12 August 2013
Russia’s State Nuclear Power Corporation, Rosatom, which is busy positioning itself in case South Africa decides to build new nuclear power plants, has signed an agreement with North West University that will see it getting involved in training nuclear industry specialists for the country.
Rusatom Overseas, a Rosatom branch that specialises in the promotion of the corporation’s projects abroad, last week signed a memorandum of cooperation with North West University, the only institution in South Africa that offers postgraduate degrees in nuclear engineering.
The memorandum envisions the development of collaboration programmes in research, exchanges of experts, joint seminars and the writing of textbooks. A joint working group is to draw up a list of projects for collaboration.
“We are pleased to announce the signing of the MoU with our Russian colleagues,” said Professor Herman van Schalkwyk, rector of the Potchefstroom Campus of North West University. “We recognise that nuclear energy remains an important option for South Africa.
“The intention is to explore the potential for future collaboration, ranging from education to specific technical projects in nuclear engineering, hydrogen technologies, energy, etc.”
Jomart Aliyev, director-general of Rusatom Overseas, said the memorandum would promote the development of technical education in South Africa, while giving local researchers and scientists the opportunity to find out more about modern Russian technologies.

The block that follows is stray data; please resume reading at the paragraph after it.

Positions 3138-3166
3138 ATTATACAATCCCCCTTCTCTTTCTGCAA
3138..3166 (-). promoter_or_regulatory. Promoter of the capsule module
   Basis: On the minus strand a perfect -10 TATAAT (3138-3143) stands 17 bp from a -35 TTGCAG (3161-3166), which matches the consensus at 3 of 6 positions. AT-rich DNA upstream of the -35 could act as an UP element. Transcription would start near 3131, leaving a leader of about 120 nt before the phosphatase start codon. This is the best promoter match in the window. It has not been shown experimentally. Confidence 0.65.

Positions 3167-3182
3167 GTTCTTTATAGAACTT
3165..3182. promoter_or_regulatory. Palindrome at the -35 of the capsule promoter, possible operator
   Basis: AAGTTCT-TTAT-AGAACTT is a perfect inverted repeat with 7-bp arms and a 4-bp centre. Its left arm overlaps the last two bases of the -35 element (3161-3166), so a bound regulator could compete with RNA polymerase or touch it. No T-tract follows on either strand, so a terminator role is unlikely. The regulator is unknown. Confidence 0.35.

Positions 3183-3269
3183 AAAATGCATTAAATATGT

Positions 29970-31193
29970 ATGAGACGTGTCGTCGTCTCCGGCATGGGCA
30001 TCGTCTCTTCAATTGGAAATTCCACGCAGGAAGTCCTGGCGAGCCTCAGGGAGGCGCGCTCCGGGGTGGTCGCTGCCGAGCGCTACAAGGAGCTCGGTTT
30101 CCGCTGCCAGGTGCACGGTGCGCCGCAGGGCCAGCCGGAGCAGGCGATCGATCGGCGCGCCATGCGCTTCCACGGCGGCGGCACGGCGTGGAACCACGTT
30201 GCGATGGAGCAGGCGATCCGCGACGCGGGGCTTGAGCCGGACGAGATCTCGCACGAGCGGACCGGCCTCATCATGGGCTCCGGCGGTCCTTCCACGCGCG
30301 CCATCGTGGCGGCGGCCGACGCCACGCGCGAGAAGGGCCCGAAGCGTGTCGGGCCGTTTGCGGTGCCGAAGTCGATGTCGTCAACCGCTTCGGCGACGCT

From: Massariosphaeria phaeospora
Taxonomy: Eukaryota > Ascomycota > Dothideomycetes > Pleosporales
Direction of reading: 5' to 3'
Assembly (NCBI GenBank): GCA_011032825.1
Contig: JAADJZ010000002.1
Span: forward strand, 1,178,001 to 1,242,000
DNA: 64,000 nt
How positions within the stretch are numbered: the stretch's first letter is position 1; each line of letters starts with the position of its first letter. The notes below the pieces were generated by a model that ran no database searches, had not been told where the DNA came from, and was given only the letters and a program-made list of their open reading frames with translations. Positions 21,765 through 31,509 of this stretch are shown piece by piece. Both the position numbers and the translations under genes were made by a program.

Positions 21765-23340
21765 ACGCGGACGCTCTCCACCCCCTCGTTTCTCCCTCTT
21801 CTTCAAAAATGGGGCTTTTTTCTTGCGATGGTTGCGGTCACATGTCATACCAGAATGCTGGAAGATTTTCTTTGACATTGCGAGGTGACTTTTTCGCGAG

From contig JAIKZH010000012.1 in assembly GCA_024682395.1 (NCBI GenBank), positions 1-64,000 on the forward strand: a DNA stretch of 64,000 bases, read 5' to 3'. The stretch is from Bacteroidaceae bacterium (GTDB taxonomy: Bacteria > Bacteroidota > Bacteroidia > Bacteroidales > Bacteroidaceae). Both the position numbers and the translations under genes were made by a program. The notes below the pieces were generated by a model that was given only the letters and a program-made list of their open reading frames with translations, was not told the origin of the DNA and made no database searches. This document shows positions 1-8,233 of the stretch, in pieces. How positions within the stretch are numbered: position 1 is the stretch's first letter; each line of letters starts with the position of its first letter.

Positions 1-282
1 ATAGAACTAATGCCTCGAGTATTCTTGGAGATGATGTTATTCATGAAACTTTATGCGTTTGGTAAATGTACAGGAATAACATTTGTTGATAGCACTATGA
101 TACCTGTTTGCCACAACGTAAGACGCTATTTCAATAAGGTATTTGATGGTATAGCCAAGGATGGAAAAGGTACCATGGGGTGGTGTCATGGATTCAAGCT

Joint research and scientific developments, he said, would “provide a solid foundation for the development of Rosatom’s business relations in South Africa”.
Russian President Vladimir Putin said after a meeting with South African President Jacob Zuma in Sochi in May that Russia was ready to assist South Africa in building up a comprehensive nuclear power engineering industry.
South Africa’s Koeberg nuclear plant is the only nuclear power-generating facility on the African continent.
South Africa’s Integrated Resources Plan (IRP) for 2010 to 2030, a 20-year projection on the country’s electricity supply and demand, envisages 9 600 MW of additional nuclear capacity by 2030. The plan is due to be reviewed soon.
Speaking at the Africa Energy Indaba in Johannesburg in February, Energy Minister Dipuo Peters said South Africa planned to expand its use of nuclear power in a safe and secure way as a key part of the country’s move towards a diversified, low-carbon energy mix.
“If we are serious about diversification towards a low carbon economy, we cannot belittle the role that natural gas and nuclear power can play in the realisation of that 2030 low-carbon energy vision,” Peters said.
Rosatom is ranked fourth in the world for nuclear electricity generation, accounting for 17% of the world nuclear fuel market. It conducts 45% of the world’s uranium enrichment services, and is ranked the second in the world for uranium reserves and fourth for uranium production.
The company last year opened a marketing office in Johannesburg, only its third such office after Ukraine and Singapore, and sent a high-level delegation to Durban to take part in the 5th BRICS (Brazil, Russia, India, China and South Africa) summit in March-April.
SANews.gov.za-Itar-Tass, with additional reporting by SAinfo